The Pixel 3a and 3a XL were finally announced at Google I/O, and while they're being well-received by reviewers and Android enthusiasts alike, they are coming out at an extremely awkward time: 7 months removed from the launch of the original Pixel 3 and 3 XL. Anyone who had any interest in the matter knew that the Pixel 3a and 3a XL were a thing for months before the launch. We started seeing substantial leaks back in March, and there were rumors and whispers well before that.
With each passing week it seemed more likely that Google wouldn't even bother releasing the phones, because at some point it'd make more sense to just wait for the Pixel 4 line. With the number of leaks and amount of information available on the Pixel 3a and 3a XL, everything pointed to there being some sort of unforeseen holdup in their launch. Now with the Pixel 3a and 3a XL in our hands, we have some solid clues as to just how long they were delayed.
What got me thinking about this was something I noticed while I was setting up my Pixel 3a XL for the first time: it had very out of date Google apps. There were a few examples, but the best was the Gmail app, which was such an old version that it had the old interface that was replaced starting in late January. That means the phone went through its certification process for Google's apps while that was the current app version, prior to February.
Then, I noticed other breadcrumbs in the software. The Pixel 3a is running software build number PD2A.190115.032, which looks like a random alphanumeric string but actually has a good bit of information we can easily decipher. Google uses a standardized build number convention that shows when a particular software build for a phone was synced into the development branch — in this case it's January 15, 2019. That isn't necessarily the exact build date for the Pixel 3a's software, but it's at least when that process was started. We don't need to split hairs on exact dates here to get to the same conclusion again: the Pixel 3a was in late stages of development in January.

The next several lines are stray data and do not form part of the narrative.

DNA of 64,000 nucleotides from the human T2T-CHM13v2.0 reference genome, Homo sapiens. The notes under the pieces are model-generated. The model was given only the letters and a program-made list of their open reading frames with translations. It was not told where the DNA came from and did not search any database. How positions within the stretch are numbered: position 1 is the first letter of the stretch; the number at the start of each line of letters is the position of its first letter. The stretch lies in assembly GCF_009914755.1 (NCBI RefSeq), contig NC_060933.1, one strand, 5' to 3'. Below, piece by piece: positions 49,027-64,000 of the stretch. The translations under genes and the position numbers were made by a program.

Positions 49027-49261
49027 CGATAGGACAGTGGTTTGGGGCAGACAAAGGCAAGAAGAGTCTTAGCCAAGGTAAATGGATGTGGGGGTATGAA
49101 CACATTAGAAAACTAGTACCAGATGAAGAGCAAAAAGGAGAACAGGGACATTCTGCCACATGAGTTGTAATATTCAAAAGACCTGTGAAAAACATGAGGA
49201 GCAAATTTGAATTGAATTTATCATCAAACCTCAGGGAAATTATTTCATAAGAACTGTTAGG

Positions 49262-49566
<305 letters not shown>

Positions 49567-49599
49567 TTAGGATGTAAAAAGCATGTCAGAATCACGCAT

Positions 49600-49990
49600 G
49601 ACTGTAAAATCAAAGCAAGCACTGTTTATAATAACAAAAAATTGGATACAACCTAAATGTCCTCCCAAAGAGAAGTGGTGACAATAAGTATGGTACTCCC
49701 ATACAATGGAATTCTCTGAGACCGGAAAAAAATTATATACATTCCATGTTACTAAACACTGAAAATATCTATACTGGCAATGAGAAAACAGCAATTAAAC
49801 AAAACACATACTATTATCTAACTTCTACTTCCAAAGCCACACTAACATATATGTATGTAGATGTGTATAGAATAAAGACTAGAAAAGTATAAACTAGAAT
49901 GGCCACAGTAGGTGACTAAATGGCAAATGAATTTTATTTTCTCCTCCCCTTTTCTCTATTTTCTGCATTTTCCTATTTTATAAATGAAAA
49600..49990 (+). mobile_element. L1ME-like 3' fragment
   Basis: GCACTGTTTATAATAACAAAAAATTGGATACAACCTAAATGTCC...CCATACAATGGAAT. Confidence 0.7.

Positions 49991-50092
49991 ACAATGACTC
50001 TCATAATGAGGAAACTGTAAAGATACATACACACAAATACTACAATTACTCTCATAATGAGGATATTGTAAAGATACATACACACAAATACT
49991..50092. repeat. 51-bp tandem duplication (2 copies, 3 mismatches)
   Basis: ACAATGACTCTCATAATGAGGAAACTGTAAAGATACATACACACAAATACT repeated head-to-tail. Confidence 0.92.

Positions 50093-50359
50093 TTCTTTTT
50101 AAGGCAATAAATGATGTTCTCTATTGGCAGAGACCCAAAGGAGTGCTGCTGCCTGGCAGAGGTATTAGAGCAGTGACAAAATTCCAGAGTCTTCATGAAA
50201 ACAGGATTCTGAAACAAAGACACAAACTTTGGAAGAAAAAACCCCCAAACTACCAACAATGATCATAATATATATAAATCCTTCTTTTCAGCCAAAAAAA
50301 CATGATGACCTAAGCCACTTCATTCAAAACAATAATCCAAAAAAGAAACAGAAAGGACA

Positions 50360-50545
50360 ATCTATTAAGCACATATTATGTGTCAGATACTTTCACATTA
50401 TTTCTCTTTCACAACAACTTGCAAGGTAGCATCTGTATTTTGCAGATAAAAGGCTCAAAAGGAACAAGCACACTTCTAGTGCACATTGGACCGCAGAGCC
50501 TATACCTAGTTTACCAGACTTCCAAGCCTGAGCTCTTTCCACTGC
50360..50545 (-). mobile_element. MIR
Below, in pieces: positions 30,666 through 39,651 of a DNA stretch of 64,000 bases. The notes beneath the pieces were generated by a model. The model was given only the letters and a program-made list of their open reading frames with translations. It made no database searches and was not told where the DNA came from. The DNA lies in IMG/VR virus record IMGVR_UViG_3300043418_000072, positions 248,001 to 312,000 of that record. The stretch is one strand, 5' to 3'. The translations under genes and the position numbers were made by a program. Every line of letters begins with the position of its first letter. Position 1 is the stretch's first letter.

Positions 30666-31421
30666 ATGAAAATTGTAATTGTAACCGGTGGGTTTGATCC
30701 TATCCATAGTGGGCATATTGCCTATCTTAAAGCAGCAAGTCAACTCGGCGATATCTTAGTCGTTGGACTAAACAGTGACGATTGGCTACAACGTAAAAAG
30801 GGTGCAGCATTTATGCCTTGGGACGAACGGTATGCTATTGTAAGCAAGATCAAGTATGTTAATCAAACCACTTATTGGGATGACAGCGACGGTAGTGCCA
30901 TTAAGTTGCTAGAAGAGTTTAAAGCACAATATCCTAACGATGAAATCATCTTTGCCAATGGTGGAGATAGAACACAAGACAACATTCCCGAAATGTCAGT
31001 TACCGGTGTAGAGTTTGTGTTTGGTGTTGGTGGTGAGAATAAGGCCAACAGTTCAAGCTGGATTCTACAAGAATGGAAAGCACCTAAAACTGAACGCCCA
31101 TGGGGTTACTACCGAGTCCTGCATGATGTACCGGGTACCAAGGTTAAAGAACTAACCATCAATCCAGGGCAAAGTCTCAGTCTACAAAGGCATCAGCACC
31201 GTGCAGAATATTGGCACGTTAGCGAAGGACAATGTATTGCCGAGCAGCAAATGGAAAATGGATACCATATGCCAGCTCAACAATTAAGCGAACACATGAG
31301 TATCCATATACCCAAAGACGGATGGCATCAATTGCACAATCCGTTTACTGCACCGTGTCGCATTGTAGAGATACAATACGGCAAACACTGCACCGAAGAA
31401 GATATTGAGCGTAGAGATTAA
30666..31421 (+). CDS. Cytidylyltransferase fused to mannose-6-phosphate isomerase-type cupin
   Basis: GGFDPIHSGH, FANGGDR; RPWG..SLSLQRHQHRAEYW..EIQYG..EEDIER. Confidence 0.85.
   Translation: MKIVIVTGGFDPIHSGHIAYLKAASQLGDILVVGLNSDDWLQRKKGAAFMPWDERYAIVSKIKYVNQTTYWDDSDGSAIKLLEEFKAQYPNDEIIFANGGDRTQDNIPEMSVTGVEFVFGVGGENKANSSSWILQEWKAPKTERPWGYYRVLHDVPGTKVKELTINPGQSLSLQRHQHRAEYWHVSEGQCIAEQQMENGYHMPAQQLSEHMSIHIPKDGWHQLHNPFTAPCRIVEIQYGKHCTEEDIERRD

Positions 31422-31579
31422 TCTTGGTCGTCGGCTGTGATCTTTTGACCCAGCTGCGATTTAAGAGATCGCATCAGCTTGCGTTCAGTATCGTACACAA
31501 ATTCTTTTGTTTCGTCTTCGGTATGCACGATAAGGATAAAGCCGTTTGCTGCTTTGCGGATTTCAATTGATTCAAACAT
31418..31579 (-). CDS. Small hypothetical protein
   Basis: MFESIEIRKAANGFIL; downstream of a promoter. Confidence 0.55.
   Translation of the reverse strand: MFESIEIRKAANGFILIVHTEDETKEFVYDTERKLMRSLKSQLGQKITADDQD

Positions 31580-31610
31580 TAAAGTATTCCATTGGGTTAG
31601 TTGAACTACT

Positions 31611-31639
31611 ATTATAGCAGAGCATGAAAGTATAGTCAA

It's clear the Pixel 3a and 3a XL were substantially finished and ready to go by March at the latest.
The last part is its Android security patch, which is surprisingly out of date for a Pixel. It has the March 5 security patch out of the box, which is now two versions behind and has yet to receive an update — and I don't have a pre-release or non-final phone, these phones are sale now. Yes the Pixel 3a isn't the same high-end device as the standard Pixel, but it still has the same level of commitment from Google for monthly security patches. You would expect it to come out of the box, or be updated immediately thereafter, with the latest available security update.
Normally this wouldn't be all that interesting, because we see phones from every company hit the market with out-of-date software, old Google apps and missing security patches. But if any company could release a phone with the latest security patch, and running the latest Google apps out of the box, it would be Google. Paired with the lengthy gap after the original launch of the Pixel 3 series, it sure seems like something came up that stopped the 3a from getting out to market as quickly as Google originally planned.
There doesn't seem to be a whole lot that would've kept the 3a from being released.
Interestingly, there doesn't seem to be a whole lot here that would have required Google to hold off launching the 3a and 3a XL. There aren't any new or cutting-edge components, the camera system is lifted straight from the Pixel 3, and there aren't any huge software feature updates that would've held back the launch. We still don't know why Google waited nearly 7 months after the Pixel 3 series was announced to get the 3a and 3a XL out the door, but we at least know there was some sort of setback. Was the delay related to a technical problem? Marketing holdup? Supply issues? It could have been anything.
But it sure looks like substantial parts of the phones were ready to go months before they were announced, and this wasn't a purely strategic decision to wait and launch at Google I/O.
The best cheap(ish) camera on the market
A remarkable mid-ranger from Google
If you've been dying to get your hands on a Pixel 3 XL but can't justify its $800 starting price, the Pixel 3a XL was made just for you. It has the same camera found on the Pixel 3, Android Pie out of the box, and it's guaranteed to get software updates for three years.
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